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Canon VIII.

Of those who make accusation against an elder; and that no criminal is to be suffered to bring a charge against a bishop.

Numidius, the bishop of Maxula, said:  Moreover, there are very many, not of good life, who think that their elders or bishops should be the butt for accusation; ought such to be easily admitted or no?  Aurelius the bishop said:  Is it the pleasure of your charity that he who is ensnared by divers wickednesses should have no voice of accusation against these?

All the bishops said:  If he is criminous, his accusation is not to be received.


Ancient Epitome of Canon VIII.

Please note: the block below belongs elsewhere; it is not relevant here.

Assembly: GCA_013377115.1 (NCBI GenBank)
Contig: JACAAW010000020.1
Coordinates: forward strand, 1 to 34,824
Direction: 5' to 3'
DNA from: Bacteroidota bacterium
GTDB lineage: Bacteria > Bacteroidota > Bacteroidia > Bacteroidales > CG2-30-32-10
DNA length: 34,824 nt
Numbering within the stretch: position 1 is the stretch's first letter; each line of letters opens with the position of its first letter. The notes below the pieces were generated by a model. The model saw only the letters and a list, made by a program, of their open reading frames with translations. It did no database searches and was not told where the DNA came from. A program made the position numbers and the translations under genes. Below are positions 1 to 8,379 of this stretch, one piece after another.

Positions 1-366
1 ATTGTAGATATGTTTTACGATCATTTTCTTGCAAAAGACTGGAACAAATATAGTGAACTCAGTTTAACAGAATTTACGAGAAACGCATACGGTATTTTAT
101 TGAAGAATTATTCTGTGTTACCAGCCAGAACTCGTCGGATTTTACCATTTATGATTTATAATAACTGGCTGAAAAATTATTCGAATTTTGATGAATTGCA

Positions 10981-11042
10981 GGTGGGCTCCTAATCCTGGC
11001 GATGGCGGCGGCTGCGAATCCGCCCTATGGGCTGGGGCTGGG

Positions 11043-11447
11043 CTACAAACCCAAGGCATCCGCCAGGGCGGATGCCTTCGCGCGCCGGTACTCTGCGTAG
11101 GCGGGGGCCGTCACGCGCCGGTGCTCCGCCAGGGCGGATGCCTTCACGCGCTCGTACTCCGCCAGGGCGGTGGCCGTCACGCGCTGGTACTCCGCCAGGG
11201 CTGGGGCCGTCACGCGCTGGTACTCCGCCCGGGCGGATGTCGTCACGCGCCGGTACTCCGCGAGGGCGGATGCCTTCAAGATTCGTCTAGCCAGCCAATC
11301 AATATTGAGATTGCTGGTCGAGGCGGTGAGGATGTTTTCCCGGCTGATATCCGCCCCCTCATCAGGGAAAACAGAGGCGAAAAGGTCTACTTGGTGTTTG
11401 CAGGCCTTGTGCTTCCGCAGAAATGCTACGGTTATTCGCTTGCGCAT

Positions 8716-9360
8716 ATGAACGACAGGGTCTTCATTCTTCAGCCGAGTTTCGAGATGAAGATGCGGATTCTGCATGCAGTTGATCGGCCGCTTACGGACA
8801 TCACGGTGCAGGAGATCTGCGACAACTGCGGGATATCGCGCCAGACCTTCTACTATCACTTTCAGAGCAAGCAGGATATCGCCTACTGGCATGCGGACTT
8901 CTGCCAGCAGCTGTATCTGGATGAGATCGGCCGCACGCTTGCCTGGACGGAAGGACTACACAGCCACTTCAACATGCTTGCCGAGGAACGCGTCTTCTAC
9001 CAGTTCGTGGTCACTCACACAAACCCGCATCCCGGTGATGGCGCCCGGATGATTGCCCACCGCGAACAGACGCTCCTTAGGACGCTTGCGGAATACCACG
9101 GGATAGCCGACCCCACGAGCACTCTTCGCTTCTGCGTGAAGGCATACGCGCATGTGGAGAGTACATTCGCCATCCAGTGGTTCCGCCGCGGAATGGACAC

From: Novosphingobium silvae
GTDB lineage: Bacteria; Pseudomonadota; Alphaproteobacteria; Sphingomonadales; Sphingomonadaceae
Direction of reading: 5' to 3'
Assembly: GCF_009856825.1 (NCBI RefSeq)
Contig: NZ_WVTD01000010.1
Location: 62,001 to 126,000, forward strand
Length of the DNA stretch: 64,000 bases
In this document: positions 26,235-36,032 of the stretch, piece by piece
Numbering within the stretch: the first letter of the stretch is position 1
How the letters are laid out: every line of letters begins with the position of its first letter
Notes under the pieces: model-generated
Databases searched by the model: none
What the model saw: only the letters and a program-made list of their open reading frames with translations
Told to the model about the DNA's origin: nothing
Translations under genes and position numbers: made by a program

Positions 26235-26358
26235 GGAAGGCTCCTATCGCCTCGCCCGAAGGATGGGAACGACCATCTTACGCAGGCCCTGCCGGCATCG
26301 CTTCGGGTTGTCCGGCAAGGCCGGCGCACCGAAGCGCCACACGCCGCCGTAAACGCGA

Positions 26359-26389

It has seemed good that they who are themselves defendants for crimes should not bring accusations; nor should they be allowed to lay crimes to anyone’s charge.

This is Canon vi. of Genethlius’s Synod at Carthage, a.d. 387 or 390.


See Canons 132 and 133 and Constantinople Canon 6.

[The “elders” mentioned in this canon are] probably the same with senes in other canons, viz., Metropolitans, as is generally believed.  The Latin here calls them Majores 447natu, the Greek πατέρας.  Bishop Beveridge supposes that the word denotes bishop, though perhaps Majores natu may signify presbyters.  Justellus on the canon produces some seeming authorities for this.

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